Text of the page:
Govt to install scales, enforce weight limits on interior roads

Declaring that overweight trucks are chiefly responsible for wreaking havoc on interior roads in Guyana, Government has announced that moves will be made to amend the relevant laws in order to enforce weight limits on the roadways.

In fact, the legislative instrument to enable change of the laws is currently with the

This bridge leading to Tumatumari and Maicobie villages in Region Eight was allegedly destroyed by overweight trucks

Chamber of the Attorney General for vetting.

Three heavy-duty scales have already been procured, and Government will be moving to have them installed at key locations shortly.

And of the $2.3B allocated to the Public Infrastructure Ministry for use on hinterland roads, some 82 per cent of that fund has been committed to contracts, while a total of 43 per cent of the money committed to contracts having already been disbursed to contractors.

Public Infrastructure Minister David Patterson made this announcement on Friday at the beginning of the 67th Sitting of the National Assembly as he responded to People’s Progressive Party Civic Member of Parliament Juan Edghill, who used his privilege to pose a question without notice, querying what measures are being put in place to address the plight of truckers moving goods and providing services to interior locations using roads such as the Linden/Lethem road link, among others.

In presenting an update to the members of the National Assembly, Patterson

elucidated the damage done by overweight trucks traversing the interior roads, and pointed out that the pontoon at the Puruni crossing in Region Seven was only recently damaged by a truck.

He explained that the limit of drums for a truck is 50, but that truck that damaged the pontoon had at the time 130 drums of diesel in its carriage.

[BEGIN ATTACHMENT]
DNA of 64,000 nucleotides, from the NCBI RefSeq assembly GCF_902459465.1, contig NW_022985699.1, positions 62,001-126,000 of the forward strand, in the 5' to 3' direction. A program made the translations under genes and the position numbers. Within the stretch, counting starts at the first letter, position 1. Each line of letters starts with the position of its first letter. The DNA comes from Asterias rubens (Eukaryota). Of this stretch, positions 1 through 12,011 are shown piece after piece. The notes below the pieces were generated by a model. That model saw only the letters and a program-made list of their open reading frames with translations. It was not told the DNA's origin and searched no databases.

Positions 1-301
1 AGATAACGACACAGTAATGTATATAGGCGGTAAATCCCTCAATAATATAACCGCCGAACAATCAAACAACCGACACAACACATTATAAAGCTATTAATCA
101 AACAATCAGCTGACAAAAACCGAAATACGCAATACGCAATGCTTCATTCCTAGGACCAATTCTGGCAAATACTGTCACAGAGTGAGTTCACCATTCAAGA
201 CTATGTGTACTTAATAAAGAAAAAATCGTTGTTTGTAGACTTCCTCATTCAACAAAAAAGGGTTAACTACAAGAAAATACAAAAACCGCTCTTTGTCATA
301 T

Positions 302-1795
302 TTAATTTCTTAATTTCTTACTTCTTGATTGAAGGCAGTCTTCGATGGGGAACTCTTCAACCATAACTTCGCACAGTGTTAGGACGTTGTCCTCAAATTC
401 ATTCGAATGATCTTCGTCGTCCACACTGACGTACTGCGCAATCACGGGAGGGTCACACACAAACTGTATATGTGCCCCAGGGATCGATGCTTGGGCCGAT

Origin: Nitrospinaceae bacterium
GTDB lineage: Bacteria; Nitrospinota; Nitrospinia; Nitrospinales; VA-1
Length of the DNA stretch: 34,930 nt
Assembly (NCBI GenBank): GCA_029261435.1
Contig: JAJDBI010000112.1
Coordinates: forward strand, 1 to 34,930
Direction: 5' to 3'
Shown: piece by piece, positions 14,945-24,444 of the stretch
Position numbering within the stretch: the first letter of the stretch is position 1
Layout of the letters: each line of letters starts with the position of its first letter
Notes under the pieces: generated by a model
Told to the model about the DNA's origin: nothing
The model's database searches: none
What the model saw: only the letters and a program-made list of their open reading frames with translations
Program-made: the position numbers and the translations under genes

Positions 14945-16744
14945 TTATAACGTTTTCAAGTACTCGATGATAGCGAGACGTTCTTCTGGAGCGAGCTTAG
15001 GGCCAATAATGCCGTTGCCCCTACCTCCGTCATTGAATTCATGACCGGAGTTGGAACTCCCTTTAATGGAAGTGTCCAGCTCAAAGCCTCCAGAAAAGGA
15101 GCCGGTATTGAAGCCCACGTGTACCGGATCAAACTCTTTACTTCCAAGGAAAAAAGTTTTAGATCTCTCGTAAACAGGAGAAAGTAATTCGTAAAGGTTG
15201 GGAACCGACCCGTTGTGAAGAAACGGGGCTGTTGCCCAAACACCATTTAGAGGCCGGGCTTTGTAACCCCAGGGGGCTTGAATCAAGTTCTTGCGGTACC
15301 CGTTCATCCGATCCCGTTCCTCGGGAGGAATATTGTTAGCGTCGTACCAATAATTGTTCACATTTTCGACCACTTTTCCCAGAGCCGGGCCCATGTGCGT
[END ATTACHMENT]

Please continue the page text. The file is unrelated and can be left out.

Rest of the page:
“In all interior roads, we do have an issue….an issue of overweight trucks…they have been wreaking havoc on the roads,” Minister Patterson declared.

He also recalled that, during the course of one month, three bridges had been damaged by overweight trucks, requiring that the bridges undergo emergency repairs. Thus he announced, “We do have a solution; it’s a global solution.”

He told members of the National Assembly that the Guyana Geology and Mines Commission and the Guyana Forestry Commission have both signed onto the provisions, and have agreed to adhere to the weight limits when traversing the interior roads.

“We will impose it…we will have better management of the roads,” Minister Patterson committed.

Meanwhile, $150M have already been allocated to not only grade the Linden/Ituni/Kwakwani Road, Minister Patterson told members of the House, but materials have already been purchased for its construction, and these are stockpiled, awaiting a break in the weather.

He indicated that the Ministry will soon begin testing new materials for use on the roads as well. According to the minister, instructions have already been passed on to the Hinterland Unit to start exploring different stabilizing materials.

So far, $100M have been expended on the Linden/Lethem Road; $160M have been earmarked for expenditure, and works are expected to commence in the coming month, when there is a break in the weather.

Minister Patterson was adamant that the administration does in fact recognise the importance of the interior road links. “We do recognize their plight; we do recognize we have to provide a vital service, and we will be doing that,” he told members of the House.